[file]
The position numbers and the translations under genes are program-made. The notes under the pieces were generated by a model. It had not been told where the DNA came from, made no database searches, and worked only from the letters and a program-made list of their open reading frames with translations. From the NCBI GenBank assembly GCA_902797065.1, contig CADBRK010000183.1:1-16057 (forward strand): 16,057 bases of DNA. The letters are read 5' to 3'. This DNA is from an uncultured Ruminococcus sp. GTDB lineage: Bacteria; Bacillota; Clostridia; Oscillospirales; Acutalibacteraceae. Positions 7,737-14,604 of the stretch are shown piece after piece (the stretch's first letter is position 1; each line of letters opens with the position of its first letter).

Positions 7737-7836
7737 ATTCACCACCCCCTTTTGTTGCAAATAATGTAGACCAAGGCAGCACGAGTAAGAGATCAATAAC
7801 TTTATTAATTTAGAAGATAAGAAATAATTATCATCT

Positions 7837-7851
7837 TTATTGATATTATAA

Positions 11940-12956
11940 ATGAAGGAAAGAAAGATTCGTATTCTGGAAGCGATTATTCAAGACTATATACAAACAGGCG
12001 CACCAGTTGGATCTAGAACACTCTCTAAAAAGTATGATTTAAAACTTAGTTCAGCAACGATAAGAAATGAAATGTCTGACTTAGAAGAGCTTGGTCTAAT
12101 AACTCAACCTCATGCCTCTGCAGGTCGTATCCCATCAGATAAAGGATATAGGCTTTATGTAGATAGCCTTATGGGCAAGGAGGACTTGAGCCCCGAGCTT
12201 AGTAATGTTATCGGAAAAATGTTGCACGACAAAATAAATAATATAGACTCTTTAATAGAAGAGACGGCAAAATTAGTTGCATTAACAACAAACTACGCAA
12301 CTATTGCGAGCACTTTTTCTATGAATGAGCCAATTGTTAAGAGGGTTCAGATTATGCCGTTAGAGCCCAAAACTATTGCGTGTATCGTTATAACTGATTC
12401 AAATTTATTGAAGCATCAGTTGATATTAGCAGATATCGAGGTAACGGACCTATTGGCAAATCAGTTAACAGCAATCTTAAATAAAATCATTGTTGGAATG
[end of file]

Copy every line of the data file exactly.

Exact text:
The position numbers and the translations under genes are program-made. The notes under the pieces were generated by a model. It had not been told where the DNA came from, made no database searches, and worked only from the letters and a program-made list of their open reading frames with translations. From the NCBI GenBank assembly GCA_902797065.1, contig CADBRK010000183.1:1-16057 (forward strand): 16,057 bases of DNA. The letters are read 5' to 3'. This DNA is from an uncultured Ruminococcus sp. GTDB lineage: Bacteria; Bacillota; Clostridia; Oscillospirales; Acutalibacteraceae. Positions 7,737-14,604 of the stretch are shown piece after piece (the stretch's first letter is position 1; each line of letters opens with the position of its first letter).

Positions 7737-7836
7737 ATTCACCACCCCCTTTTGTTGCAAATAATGTAGACCAAGGCAGCACGAGTAAGAGATCAATAAC
7801 TTTATTAATTTAGAAGATAAGAAATAATTATCATCT

Positions 7837-7851
7837 TTATTGATATTATAA

Positions 11940-12956
11940 ATGAAGGAAAGAAAGATTCGTATTCTGGAAGCGATTATTCAAGACTATATACAAACAGGCG
12001 CACCAGTTGGATCTAGAACACTCTCTAAAAAGTATGATTTAAAACTTAGTTCAGCAACGATAAGAAATGAAATGTCTGACTTAGAAGAGCTTGGTCTAAT
12101 AACTCAACCTCATGCCTCTGCAGGTCGTATCCCATCAGATAAAGGATATAGGCTTTATGTAGATAGCCTTATGGGCAAGGAGGACTTGAGCCCCGAGCTT
12201 AGTAATGTTATCGGAAAAATGTTGCACGACAAAATAAATAATATAGACTCTTTAATAGAAGAGACGGCAAAATTAGTTGCATTAACAACAAACTACGCAA
12301 CTATTGCGAGCACTTTTTCTATGAATGAGCCAATTGTTAAGAGGGTTCAGATTATGCCGTTAGAGCCCAAAACTATTGCGTGTATCGTTATAACTGATTC
12401 AAATTTATTGAAGCATCAGTTGATATTAGCAGATATCGAGGTAACGGACCTATTGGCAAATCAGTTAACAGCAATCTTAAATAAAATCATTGTTGGAATG